Right now websites and webapps have to use the user’s i.p address to get the approximate geolocation and localize content on websites. Getting the exact Geolocation requires a permission and in many cases a high accuracy is not even required.
What we propose that websites can get the approximate Geolocation of the user within approx 2000M-5000M radius without a permission prompt. This means that websites no longer have to rely on i.p addresses to provide local and relevant content.
What are the benefits of such a thing which at first glance seems to blatantly violate user privacy?
Today’s websites have to rely on 3rd party AdNetworks to provide localized ads and generate revenue. First party ads that are not localized do not pay well. As a result websites embed all sorts of 3rd party scripts from Facebook, Google, Amazon because these companies already have your location data with pinpoint accuracy. Giving websites approximate geolocation will level the artificially high playing ground to serve first party ads. 3rd party ads in my subjective opinion are a worse violation of user privacy than first party ads.
GeoIP databases cost money, for a basic service. This will reduce the artificial costs.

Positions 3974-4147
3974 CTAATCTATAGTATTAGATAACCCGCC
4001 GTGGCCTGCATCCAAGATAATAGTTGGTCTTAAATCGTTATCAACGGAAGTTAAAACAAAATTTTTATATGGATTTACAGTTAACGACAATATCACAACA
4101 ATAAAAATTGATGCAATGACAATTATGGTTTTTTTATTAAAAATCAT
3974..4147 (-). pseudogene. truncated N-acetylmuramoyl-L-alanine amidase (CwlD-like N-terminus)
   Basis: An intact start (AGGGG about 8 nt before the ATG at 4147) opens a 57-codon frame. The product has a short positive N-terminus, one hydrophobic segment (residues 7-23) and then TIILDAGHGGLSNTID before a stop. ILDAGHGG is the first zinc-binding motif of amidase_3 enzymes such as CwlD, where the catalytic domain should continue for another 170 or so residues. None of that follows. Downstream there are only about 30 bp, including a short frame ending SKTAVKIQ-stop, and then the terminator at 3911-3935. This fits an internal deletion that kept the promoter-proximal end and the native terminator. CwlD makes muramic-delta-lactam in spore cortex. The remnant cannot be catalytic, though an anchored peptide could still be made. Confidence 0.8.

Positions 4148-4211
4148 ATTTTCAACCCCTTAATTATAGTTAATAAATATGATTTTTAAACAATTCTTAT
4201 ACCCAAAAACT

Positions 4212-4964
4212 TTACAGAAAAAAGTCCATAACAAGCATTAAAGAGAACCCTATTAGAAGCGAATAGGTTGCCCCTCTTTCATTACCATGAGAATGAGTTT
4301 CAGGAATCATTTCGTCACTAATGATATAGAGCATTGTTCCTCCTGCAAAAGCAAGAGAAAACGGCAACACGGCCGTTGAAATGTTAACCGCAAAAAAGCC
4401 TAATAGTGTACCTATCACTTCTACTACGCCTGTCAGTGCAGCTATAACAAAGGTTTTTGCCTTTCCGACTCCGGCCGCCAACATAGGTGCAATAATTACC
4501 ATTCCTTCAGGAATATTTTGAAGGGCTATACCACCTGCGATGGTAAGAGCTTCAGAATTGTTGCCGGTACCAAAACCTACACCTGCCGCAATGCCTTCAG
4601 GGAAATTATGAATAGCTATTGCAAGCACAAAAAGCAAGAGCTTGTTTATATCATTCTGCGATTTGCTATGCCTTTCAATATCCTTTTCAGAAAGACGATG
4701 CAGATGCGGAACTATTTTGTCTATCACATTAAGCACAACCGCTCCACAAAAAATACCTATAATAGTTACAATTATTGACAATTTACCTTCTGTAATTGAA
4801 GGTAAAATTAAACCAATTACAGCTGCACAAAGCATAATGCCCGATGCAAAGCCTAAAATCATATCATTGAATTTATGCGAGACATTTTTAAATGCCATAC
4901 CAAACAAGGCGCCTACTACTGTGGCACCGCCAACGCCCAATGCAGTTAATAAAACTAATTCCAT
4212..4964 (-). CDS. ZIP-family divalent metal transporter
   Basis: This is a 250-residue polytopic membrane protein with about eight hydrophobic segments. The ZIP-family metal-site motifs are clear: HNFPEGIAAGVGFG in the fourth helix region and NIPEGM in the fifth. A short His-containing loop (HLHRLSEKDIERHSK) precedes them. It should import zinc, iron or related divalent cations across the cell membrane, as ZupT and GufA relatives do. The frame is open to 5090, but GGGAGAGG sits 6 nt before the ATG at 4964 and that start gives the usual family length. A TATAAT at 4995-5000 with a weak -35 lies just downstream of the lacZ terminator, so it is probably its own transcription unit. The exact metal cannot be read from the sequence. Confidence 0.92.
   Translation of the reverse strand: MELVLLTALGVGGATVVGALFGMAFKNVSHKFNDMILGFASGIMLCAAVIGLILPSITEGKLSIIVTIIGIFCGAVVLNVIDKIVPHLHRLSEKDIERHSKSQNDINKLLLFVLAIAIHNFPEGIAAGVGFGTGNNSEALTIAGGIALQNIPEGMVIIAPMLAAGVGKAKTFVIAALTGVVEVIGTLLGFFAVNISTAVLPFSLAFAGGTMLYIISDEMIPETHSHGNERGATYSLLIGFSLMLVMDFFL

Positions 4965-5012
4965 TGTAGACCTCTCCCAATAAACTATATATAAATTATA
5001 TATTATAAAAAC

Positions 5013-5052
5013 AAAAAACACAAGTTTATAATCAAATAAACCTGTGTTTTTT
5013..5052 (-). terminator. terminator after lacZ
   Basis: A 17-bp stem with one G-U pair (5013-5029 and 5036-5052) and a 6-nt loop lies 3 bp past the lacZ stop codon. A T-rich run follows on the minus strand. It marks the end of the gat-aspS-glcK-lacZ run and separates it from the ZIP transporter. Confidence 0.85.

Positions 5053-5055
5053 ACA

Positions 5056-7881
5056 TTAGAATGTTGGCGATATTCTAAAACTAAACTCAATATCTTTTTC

Newspapers that would like to serve locally relevant content have to ask for permission. An average user reads 15+ different news papers in a month it gets annoying. When it is the time to make a great first impression, news papers cannot do so.
Overall there is no loss in privacy as compared to the situation now. This possibly might be a better thing because if 1st party ads gain traction and reduce middleman fee websites are no longer held hostages by Facebook and Google to give up their own customer data if they want to serve ads, because there exists no choice right now.
Printed newspapers have always been able to target ads based on geolocation. This is not a violation of privacy. The violation of privacy is when you start serving ads based on browsing history.
In Incognito mode or Privacy mode this could be turned off by default.